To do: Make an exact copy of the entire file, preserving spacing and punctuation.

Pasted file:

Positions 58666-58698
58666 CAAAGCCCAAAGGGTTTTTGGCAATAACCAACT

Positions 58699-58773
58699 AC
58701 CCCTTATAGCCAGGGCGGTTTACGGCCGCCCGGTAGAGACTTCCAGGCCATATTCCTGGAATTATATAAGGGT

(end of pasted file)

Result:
Positions 58666-58698
58666 CAAAGCCCAAAGGGTTTTTGGCAATAACCAACT

Positions 58699-58773
58699 AC
58701 CCCTTATAGCCAGGGCGGTTTACGGCCGCCCGGTAGAGACTTCCAGGCCATATTCCTGGAATTATATAAGGGT